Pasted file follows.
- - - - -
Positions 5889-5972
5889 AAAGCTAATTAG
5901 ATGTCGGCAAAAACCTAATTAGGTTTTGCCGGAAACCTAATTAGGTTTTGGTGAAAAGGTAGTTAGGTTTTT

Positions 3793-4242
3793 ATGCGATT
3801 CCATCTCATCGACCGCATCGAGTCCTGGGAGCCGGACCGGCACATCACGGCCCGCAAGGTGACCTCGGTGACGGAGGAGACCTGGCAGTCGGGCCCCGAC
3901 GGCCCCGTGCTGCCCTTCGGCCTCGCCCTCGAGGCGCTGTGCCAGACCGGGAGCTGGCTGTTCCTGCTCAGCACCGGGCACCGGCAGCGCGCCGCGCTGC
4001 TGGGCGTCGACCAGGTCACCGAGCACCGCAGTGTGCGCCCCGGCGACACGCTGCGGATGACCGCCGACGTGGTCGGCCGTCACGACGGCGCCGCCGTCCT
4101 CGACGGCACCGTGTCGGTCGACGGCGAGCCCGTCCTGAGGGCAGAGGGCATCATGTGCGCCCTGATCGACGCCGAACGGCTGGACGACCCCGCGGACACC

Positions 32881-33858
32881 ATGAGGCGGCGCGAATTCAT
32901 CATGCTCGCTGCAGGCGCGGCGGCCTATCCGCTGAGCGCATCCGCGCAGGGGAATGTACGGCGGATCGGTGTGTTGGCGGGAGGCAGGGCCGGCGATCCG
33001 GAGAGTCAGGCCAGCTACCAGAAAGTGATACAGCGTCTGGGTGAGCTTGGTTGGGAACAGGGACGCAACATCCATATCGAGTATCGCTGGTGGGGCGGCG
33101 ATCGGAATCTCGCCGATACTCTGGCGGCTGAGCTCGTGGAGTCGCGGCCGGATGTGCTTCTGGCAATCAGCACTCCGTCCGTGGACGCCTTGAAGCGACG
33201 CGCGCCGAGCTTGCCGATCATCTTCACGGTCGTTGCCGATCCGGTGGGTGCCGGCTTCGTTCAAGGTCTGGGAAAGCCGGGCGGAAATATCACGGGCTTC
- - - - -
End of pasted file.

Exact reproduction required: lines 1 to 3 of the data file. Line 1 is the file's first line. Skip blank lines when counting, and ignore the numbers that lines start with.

Positions 5889-5972
5889 AAAGCTAATTAG
5901 ATGTCGGCAAAAACCTAATTAGGTTTTGCCGGAAACCTAATTAGGTTTTGGTGAAAAGGTAGTTAGGTTTTT